Protect Your Online Privacy and Speed up Browsing with Privacy Badger


Advertisers and others are constantly trying to track where we go and what we do on the Internet. There are a variety of browser add-ons which attempt to monitor and/or block these tracking efforts and Gizmo’s often reviews these defensive browser additions.  A fairly new one that is intriguing is called Privacy Badger and I decided to take a look at it.

Privacy Badger is from the Electronic Frontier Foundation (EFF)  and takes a somewhat different approach to guarding privacy. It is not an automatic ad or cookie blocker but monitors and adapts to third-party tracking activity as you go to different sites around the web. If a particular third party is judged to engage in activity that is invasive of privacy, then their ads and cookies are blocked. Here is the EFF description:

“Privacy Badger is a browser add-on that stops advertisers and other third-party trackers from secretly tracking where you go and what pages you look at on the web.  If an advertiser seems to be tracking you across multiple websites without your permission, Privacy Badger automatically blocks that advertiser from loading any more content in your browser.  To the advertiser, it's like you suddenly disappeared.”

Privacy Badger is currently available as an add-on for the Chrome and Firefox browsers and can be installed from this page. There is also a FAQ with detailed information about the add-on. It is currently in beta and may have some bugs but it seems to work quite well.

The interesting feature of Privacy Badger is that it is heuristic and learns from your personal way of browsing the web. At first, it will block less than other add-ons until it learns which third-party sites are trying to track you. As it detects tracking behavior when you go around the web, it will block more and more. Thus, it provides a personalized defense of your privacy without requiring you to configure such things as blacklists. It does come with a whitelist of such well-known sites as Google Maps. If you wish, you can also make manual settings for individual sites, as shown in the graphic below.

Privacy Badger settings

More information and some comparison with other add-ons like Ghostery  and Add Block Plus can be found in this article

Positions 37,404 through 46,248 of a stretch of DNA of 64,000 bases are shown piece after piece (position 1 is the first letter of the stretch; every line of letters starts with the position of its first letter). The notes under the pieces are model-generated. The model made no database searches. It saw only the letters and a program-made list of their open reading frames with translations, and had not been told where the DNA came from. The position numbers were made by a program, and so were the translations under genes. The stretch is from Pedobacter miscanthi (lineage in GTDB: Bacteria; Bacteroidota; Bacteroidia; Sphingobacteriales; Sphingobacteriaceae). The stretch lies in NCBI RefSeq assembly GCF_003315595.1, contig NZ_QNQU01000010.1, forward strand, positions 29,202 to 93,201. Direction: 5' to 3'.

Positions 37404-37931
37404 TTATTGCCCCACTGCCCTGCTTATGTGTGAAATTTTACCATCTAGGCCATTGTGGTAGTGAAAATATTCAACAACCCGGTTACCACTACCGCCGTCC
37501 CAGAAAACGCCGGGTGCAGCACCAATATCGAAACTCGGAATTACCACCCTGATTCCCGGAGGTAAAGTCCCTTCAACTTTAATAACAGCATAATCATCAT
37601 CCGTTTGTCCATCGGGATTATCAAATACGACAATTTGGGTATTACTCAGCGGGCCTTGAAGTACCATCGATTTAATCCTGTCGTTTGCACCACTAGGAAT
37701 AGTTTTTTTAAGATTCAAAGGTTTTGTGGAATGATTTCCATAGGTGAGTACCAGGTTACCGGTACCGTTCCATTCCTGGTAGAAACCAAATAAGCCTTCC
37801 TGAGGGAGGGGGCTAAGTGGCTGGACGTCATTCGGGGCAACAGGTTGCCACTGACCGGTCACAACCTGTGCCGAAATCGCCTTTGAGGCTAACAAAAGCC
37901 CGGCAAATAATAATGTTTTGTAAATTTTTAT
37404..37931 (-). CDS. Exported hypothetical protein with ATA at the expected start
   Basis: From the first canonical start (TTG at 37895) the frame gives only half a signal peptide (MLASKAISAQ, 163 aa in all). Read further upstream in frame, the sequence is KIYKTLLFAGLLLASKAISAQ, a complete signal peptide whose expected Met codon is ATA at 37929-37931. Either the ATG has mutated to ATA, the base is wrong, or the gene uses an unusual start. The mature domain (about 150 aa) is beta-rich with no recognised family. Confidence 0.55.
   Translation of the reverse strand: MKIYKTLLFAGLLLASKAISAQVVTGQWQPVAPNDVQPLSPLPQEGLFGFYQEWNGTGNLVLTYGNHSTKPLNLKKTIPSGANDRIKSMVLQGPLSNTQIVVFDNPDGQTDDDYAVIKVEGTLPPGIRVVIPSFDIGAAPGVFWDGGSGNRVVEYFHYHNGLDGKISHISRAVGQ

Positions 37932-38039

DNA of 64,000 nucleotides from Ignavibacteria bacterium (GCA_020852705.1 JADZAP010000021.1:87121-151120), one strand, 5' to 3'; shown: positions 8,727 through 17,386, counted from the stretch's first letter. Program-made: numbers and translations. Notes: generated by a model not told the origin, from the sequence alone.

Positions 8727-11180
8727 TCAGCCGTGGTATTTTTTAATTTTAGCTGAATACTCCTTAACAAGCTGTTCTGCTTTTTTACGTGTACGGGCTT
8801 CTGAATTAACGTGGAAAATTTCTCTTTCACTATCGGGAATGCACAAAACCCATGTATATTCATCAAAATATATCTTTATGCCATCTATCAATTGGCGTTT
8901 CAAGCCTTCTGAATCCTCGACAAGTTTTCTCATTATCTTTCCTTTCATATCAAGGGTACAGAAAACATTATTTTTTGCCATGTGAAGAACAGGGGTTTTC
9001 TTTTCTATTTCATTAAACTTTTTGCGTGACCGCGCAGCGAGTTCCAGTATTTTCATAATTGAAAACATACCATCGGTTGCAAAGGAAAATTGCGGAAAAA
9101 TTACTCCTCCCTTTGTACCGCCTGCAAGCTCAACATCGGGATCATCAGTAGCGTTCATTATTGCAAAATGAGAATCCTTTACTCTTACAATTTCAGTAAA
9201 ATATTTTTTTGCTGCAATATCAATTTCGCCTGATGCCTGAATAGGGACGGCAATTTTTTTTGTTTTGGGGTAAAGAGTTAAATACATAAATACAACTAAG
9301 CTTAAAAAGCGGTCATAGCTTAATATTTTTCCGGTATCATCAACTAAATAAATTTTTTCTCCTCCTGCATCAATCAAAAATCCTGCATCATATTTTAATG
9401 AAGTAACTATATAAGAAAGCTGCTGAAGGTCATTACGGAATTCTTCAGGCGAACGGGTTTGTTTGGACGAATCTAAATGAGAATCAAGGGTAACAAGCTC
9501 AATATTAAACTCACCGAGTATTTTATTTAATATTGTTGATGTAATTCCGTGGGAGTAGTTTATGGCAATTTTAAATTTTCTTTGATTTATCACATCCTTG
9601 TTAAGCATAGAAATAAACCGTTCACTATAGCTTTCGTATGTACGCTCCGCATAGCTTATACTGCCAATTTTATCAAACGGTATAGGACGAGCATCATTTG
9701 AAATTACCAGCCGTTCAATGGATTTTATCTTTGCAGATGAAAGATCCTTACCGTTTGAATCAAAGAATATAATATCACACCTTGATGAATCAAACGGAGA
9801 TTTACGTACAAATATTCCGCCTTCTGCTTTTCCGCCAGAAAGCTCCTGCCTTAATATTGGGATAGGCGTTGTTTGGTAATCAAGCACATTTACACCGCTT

Get your own favorite tip published! Know a neat tech tip or trick? Then why not have it published here and receive full credit? Click here to tell us your tip.

This tips section is maintained by Vic Laurie. Vic runs several websites with Windows how-to's, guides, and tutorials, including a site for learning about Windows and the Internet and another with Windows 7 tips.

Click here for more items like this. Better still, get Tech Tips delivered via your RSS feeder or alternatively, have the RSS feed sent as email direct to your in-box.

Please rate this article: 

Your rating: None
Average: 4.3 (12 votes)


Can or should this be used in conjunction with the other addons
ie. ABP, Ghostery,Grease Monkey, No script etc.
I also use Aviator occasionally which has many of the addons by default
would it be of value here as well?

Offhand, I don't know of conflicts with other add-ons but it is always possible. I have tried it on FF with Ghostery, ABP, and No Script all running without noticing any conflicts. On Chrome, I have it and ABP running together. On another subject, there are comments at Mozilla that say Privacy Badger breaks Reddit. I haven't personally looked into this. Privacy Badger is labeled "beta" so problems are always possible.

I use Adblock Plus and Adblock Super. Can this replace these ad blockers?

Privacy Badger is different. Which of the various add-ons to use is a matter of personal choice. Personally, I still use Adblock Plus.

firefox is stopping the download.dropdown box appearing to this because its still in beta

It works for me.

I read the privacy statement on Google Chrome Store. I've become paranoid of what capabilities extensions are allowed to do. I feel like I'm inviting the trojan horse.

1) Read and change all your data on the websites you visit.
2) Change your privacy-related settings.

Thanks for this useful add-on!

It "seems to work quite well" with Chrome Canary, too. Under the Extensions, it has an extra approval box to "Allow access to file URLs". Could it be doing the very thing it is supposed to be blocking??

How does this compare to Comodo Dragon? They say it is a "Fast and versatile Internet Browser based on Chromium, with highest level of security"